The purpose of this study was to assess the durability of a non-cemented, hemispherical rim-fit, hydroxyapatite coated cup with a highly cross-linked polyethylene in 223 total hip arthroplasties. At 6-years follow-up (range, 5–9), there were no cup revisions for osteolysis or loosening. Radiologic evidence of osseointegration was based on presence of Stress Induced Reactive Cancellous Bone and radial trabeculae, seen in 47% and 93% of cups, respectively; both were most prevalent in Zone 1. There was no interference demarcation in any zones. Two cups were revised (0.9%): one for dislocation and another for infection. The Kaplan–Meier survivorship for cup revision for any failure (infection, dislocation) was 99% and for mechanical failure (osteolysis, loosening) was 100%. This design has excellent safety, efficacy and durability.
The aim of this study was to assess peri-operative complications, safety and efficacy of non-cemented femoral fixation in total hip arthroplasty (THA) as compared to cemented femoral fixation in the elderly population. Fifty-two matched pair analysis of patients with 75 years of age and older (104 patients), who underwent primary THA from June 1997 to December 2004, was performed based on age, sex, BMI, and Charnley classification. Mean age was 81 years (75–101) and the average follow up was 3.1 ± 2.9 years (1.2–6.4). There was no difference in peri-operative cardiopulmonary complications, pulmonary failures, deep venous thrombosis, pulmonary embolus, length of stay, or discharge deposition between the two groups. Non-cemented fixation is safe and effective in patients older than 75 years of age.
The effect of implant size difference on patient outcomes and failure after bilateral simultaneous total knee arthroplasty
Proper sizing of femoral and tibial components has been associated with long-term outcomes and survivorship in simultaneous bilateral total knee arthroplasty (SBTKA) and may be a reason for differences in outcomes between knees. The aim of this study compares post-operative outcomes and revision rates in patients undergoing SBTKA with different component sizes.
Obesity does not influence acetabular component accuracy when using a 3D optical computer navigation system
Improper cup positioning and leg length discrepancy (LLD) are two of the most common errors following total hip arthroplasty (THA) and are associated with potentially significant consequences. Obesity is associated with increased risk of mechanical complications, including dislocations, which may be secondary to cup malposition and failure to restore leg length and offset.
Assessment of Reactive Synovitis in Rotating-Platform Posterior-Stabilized Design: A 10-Year Prospective Matched-Pair MRI Study
This is the first long-term (mean 11.6 years), prospective, matched-pair study (based on age, gender, BMI and UCLA scores) using MAVRIC (multi-acquisition variable-resonance image combination) magnetic resonance imaging to analyze reactive synovitis and osteolysis between rotating-platform posterior-stabilized (RP-PS), fixed-bearing metal-back (FB-MB), and all-polyethylene tibial (APT) in active patients (24 total, 8 in each group, mean age of 64 years, mean UCLA of 8.5) with identical femoral component and polyethylene.
In recent time, metal ion debris and adverse local tissue reaction have reemerged as an area of clinical concern with the use of large femoral heads after total hip arthroplasty (THA).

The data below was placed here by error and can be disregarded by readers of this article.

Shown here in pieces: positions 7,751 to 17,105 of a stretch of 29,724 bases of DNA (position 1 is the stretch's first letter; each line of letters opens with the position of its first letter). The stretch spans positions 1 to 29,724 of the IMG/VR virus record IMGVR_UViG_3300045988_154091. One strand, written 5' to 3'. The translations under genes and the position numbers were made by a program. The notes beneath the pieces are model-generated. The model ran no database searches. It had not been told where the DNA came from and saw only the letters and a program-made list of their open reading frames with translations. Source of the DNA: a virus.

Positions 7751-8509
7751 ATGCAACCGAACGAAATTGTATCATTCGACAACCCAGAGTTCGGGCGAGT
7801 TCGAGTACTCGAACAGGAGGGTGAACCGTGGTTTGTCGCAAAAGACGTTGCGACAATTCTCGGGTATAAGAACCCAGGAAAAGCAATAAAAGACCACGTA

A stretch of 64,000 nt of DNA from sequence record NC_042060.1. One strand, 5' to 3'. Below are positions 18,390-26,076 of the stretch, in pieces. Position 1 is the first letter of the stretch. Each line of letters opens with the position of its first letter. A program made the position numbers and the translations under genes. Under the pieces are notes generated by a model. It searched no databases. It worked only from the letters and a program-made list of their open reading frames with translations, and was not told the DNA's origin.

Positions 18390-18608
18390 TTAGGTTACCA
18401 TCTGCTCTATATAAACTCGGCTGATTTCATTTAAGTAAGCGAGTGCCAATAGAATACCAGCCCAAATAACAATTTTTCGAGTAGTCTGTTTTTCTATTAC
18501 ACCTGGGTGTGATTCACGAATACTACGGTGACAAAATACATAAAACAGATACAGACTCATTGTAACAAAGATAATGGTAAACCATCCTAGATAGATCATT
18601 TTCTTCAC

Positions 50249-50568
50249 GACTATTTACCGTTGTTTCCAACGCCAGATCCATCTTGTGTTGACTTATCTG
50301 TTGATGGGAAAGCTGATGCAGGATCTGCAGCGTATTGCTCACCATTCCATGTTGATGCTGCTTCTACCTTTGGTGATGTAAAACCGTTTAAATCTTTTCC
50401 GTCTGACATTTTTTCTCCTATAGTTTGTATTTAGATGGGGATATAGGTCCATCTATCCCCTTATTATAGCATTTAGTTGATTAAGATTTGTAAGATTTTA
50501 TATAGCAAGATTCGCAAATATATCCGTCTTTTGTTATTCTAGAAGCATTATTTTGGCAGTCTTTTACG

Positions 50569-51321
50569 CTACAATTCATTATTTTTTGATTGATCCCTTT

This is a long-term follow-up report of all-polyethylene tibial components in 60 years and younger, active patients. At the mean follow-up of 12.4 ± 2.7 (range, 10-18 years), no more patients were deceased or lost to follow-up, leaving 32 patients (44 knees) for final analysis. Good to excellent results were achieved in 96% of patients. The mean Western Ontario and McMaster Universities Osteoarthritis Index and Knee Society Score were 31 and 97, respectively.
Complex regional pain syndrome (CRPS) is an uncommon cause of residual pain after total knee arthroplasty (TKA). The presentation is variable, and there is no gold standard diagnostic test. Diagnosis is more difficult after TKA because some classic signs of CRPS may be unreliable and imaging may be difficult to interpret. Early intervention is the most important factor in predicting improvement, necessitating high suspicion in patients with exaggerated pain and stiffness after excluding more common causes.
Patients Discharged to Inpatient Rehabilitation Facilities Undergo More Diagnostic Interventions With No Improvement in Outcomes
The purpose of this study was to determine if there is a difference in the number of diagnostic tests and interventions, pain and function scores, or satisfaction of patients discharged to inpatient rehabilitation facilities vs to home. From February to May 2015, 171 consecutive patients were prospectively recruited following primary total knee arthroplasty. Six weeks postoperatively, based on the patients’ recollections, the number and types of diagnostic imaging tests, number of blood transfusions, and overall satisfaction whether discharged to inpatient rehabilitation facilities (n=85) or to home (n=86) were assessed.
Alternative Payment Models in Total Joint Arthroplasty An Orthopaedic Surgeon’s Perspective on Performance and Logistics
The U.S. Patient Protection and Affordable Care Act (Affordable Care Act or “Obamacare”) represents a comprehensive initiative to improve health insurance coverage, affordability, and access, while minimizing health-care spending and improving upon the quality of care provided.